I've heard in a number of interviews on Eqafe that meditation is not desirable. Bernard made a video called Real Meditation. Can I meditate if I want? I mean laying down shutting my eyes and breathing is basically meditation. I wasn't clear on why meditation was not desirable in the interviews. Will there be consequences if I meditate? What is Real Meditation? What defines Meditation?
Hi Paul, whichever you choose to do or not to do should always be your choice - no one can really tell you what you should or shouldn't do. That's where self-responsibility lies within anything, no matter what you may read or get to know about, test things out for yourself.
My understanding of meditation - as most people may do it - is a momentary shut down or 'separation' from the mind to 'shut it up' where for a moment there can be such detachment, a 'special moment' created for it separate from the rest of the day where one then goes into this 'alternate experience' where you are then consciously trying to or aiming to be thoughtless or don't have your mind moving you. There are some that I understand involve some visualizations and so on = all of it sounds more like a creation of the mind where one is not necessarily aware of the physical body.
I've also heard on there being consequences in many levels if practicing meditation - I assume is because of this 'moment of separation' that is created as this time of 'meditation' - however, there can be certain elements of it that can be cool to practice. Like you say, laying down and consciously breathing - not falling asleep, not trying to 'shut down the mind' but being aware of the body and breathing, that sounds like a moment with yourself where you can still see what comes up in your mind, not trying to 'shut it off' or shove it aside, but can simply self forgive whatever comes in your mind as a point of distraction and take a note of it to direct it later on through writing or through getting to sort out whichever is bothering you or coming up as a nuisance or problem.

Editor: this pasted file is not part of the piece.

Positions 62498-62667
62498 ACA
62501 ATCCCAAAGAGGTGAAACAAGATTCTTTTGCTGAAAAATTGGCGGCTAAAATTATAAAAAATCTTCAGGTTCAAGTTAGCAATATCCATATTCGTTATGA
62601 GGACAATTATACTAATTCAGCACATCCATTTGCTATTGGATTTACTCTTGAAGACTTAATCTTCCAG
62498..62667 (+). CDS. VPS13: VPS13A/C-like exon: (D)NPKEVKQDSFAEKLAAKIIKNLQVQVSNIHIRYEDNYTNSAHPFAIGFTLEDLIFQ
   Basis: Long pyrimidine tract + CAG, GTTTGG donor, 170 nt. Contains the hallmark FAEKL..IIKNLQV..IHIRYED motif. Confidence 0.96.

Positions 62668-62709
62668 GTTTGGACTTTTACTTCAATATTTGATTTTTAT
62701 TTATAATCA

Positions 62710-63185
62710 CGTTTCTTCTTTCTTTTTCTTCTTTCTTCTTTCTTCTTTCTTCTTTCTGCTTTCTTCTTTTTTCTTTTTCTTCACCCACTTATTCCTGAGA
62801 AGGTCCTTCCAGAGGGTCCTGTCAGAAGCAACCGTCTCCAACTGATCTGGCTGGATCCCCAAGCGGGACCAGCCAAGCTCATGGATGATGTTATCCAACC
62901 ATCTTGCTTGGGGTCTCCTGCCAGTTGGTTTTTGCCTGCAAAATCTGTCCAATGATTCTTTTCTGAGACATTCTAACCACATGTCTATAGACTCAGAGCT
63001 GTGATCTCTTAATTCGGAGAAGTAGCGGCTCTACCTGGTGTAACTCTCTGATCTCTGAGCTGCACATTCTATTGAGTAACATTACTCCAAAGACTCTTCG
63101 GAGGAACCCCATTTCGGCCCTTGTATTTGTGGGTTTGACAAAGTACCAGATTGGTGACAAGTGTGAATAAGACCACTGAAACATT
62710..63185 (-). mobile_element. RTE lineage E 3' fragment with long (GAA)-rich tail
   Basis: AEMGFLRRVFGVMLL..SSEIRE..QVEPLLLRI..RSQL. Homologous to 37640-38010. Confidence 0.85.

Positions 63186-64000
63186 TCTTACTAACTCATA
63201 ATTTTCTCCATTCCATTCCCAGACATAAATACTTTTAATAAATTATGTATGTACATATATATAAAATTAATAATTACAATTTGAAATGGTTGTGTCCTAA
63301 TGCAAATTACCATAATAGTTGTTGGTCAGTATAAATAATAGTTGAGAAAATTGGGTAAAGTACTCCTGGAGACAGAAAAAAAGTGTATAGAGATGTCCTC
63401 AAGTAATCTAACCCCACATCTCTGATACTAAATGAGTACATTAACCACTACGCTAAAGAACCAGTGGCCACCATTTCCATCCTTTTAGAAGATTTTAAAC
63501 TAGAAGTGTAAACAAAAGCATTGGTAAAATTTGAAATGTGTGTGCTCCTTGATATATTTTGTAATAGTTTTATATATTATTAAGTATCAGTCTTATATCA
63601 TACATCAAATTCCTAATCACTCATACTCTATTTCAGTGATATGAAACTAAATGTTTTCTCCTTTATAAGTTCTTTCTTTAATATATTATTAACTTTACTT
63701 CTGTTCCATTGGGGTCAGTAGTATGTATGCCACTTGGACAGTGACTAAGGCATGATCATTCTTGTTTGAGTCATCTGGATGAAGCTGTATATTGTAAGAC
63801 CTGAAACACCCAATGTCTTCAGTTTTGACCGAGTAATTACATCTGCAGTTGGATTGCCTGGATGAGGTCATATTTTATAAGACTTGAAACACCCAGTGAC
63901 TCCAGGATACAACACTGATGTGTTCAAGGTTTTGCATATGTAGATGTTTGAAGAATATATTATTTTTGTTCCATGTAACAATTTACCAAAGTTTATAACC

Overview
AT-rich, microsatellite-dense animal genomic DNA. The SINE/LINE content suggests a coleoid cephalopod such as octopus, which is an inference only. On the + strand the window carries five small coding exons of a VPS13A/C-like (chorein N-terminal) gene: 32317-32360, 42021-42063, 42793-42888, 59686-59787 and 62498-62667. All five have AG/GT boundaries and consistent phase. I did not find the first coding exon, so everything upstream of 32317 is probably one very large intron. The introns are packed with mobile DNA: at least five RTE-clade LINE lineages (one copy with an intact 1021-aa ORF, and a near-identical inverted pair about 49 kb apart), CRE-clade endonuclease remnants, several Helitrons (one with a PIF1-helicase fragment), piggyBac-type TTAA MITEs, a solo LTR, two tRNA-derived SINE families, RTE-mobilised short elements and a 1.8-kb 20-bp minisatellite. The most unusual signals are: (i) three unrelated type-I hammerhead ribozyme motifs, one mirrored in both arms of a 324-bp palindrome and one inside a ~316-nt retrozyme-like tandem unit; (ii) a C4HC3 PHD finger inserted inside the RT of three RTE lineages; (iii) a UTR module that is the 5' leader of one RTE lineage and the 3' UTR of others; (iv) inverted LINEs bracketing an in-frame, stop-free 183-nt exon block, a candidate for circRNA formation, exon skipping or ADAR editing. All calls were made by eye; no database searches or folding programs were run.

I remember how the idea then of rather practicing being more aware of the body, of breathing throughout the whole day is then a 'real meditation' in the sense that you are not creating a separate time or moment to 'detach yourself from everything' and go into some kind of 'quietness' which is only real as a mind-experience. Instead, you incorporate your day to day routine, living, responsibilities, attending to what you need to do while integrating more of a physical awareness, which doesn't mean you have to 'not feel anything' - but the other way around, becoming aware of your mind, your physical energetic reactions- positive or negative - so that you can more practice Self-Awareness at a mind and physical level, rather than wanting to 'shut everything down' and 'not feel anything' and just go into this artificial quietness.
As I've mentioned before in other threads, I've been integrating more of a breathing awareness through certain physical exercises or practices that involve an active awareness of breathing along with physical movements, which to me facilitate more this kind of 'real meditation' if you will that doesn't require to only exist while the practice lasts, but can practice integrating that awareness at any moment of your day, which ultimately I'd say is one of the goals in this process, to become more physical - rather than creating a mind experience of quietness or stillness in/through certain kinds or types of meditation.
Let me know if something is not clear.